MOTORISTS are to be allowed back on to Shandwick Place within weeks after restrictions were eased due to the current suspension of tram works.
• Westbound traffic will be able to turn left from Lothian Road on to West End thoroughfare
The city council is set to approve 5000 worth of measures which will allow westbound traffic to turn left into the street from Lothian Road.
Shandwick Place has been closed to cars since work to move underground pipes and cables started in March 2008.
But with no immediate breakthrough expected in the dispute between tram firm TIE and Bilfinger Berger, the decision has been taken to reopen the road to general traffic.
Transport chiefs are also set to look at the timing of traffic lights at pedestrian crossings on the junction of Princes Street and Lothian Road.
They have ruled out allowing general traffic to access Shandwick Place from Princes Street, though, claiming it would cause "excessive queuing".
Councillor Gordon Mackenzie, the city's transport convener, said: "I am pleased that general traffic will be able to use this left-hand turn in future, if only on a temporary basis.
"We will, of course, be monitoring the change moving forward to ensure that traffic continues to flow freely at this junction."
The city council has already approved measures which will see all traffic other than trams and buses permanently banned from Shandwick Place once the trams are up and running.
The council says opening Shandwick Place to all traffic would delay westbound trams by up to eight minutes during the morning rush hour, reducing the project's business case by 42.5 million over a 60-year period.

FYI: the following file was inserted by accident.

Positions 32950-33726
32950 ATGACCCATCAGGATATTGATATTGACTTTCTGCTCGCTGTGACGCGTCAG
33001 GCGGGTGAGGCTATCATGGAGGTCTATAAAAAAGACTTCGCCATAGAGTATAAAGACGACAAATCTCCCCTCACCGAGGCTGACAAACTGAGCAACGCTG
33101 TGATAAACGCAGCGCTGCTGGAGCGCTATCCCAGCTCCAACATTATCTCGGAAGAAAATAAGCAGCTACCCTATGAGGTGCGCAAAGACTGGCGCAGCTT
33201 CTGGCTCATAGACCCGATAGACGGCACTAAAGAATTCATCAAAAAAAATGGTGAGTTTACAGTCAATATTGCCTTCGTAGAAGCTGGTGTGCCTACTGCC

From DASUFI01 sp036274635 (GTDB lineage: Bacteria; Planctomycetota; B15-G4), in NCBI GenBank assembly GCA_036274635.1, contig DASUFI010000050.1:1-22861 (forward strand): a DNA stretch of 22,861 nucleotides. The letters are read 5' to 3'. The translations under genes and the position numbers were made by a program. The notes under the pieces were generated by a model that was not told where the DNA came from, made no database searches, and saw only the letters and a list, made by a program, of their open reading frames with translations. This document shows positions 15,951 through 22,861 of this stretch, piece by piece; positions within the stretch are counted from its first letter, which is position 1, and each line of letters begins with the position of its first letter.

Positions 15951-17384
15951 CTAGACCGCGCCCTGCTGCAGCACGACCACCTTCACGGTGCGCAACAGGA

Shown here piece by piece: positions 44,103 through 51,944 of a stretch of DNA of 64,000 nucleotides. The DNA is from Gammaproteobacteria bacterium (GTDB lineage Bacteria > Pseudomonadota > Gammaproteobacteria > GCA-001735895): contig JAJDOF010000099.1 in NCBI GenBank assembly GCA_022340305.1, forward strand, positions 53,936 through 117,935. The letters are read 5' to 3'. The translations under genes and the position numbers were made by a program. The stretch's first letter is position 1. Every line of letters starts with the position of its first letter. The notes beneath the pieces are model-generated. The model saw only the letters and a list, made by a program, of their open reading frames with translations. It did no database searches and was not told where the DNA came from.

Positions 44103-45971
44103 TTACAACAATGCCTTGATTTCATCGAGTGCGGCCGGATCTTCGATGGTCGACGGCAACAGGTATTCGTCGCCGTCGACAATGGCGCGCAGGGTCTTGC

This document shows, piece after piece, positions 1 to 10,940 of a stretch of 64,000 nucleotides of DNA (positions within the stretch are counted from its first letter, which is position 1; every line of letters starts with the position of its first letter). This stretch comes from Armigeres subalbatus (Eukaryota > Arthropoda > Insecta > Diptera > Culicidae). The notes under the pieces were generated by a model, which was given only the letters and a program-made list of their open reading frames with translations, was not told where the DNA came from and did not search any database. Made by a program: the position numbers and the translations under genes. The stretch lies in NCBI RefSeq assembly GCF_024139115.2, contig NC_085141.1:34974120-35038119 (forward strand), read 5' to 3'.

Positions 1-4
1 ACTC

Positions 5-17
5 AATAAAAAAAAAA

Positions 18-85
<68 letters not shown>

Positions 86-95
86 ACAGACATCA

Traders in the West End have claimed the move will prove to be a "disaster" for their businesses, while residents on surrounding streets have said the traffic changes will lead to raised pollution levels as more cars use their streets.
The council agreed to set up a series of "workshops" with local residents amid concerns about raised pollution levels.
Homeowner Allan Alstead said: "One factor that must not be lost sight of is that the West End residents and traders only got the offer of these workshops because we are the first, relatively small area, to actually experience this emptying of the main roads.
"Remember that the council's own projections about the tram project showed over 134,000 households would experience what we are the first to see in reality - an increase in traffic bringing steep increases in pollution.
"The fact is that we are simply the first few of tens of thousands of people who can expect to see the same thing happening outside their homes."
The council has said its own analysis has shown the traffic plans are unlikely to impact on air quality, a position it says is backed by experts at Edinburgh University. It says levels of nitrogen dioxide in Great Stuart Street since July 2009 are below EU limits.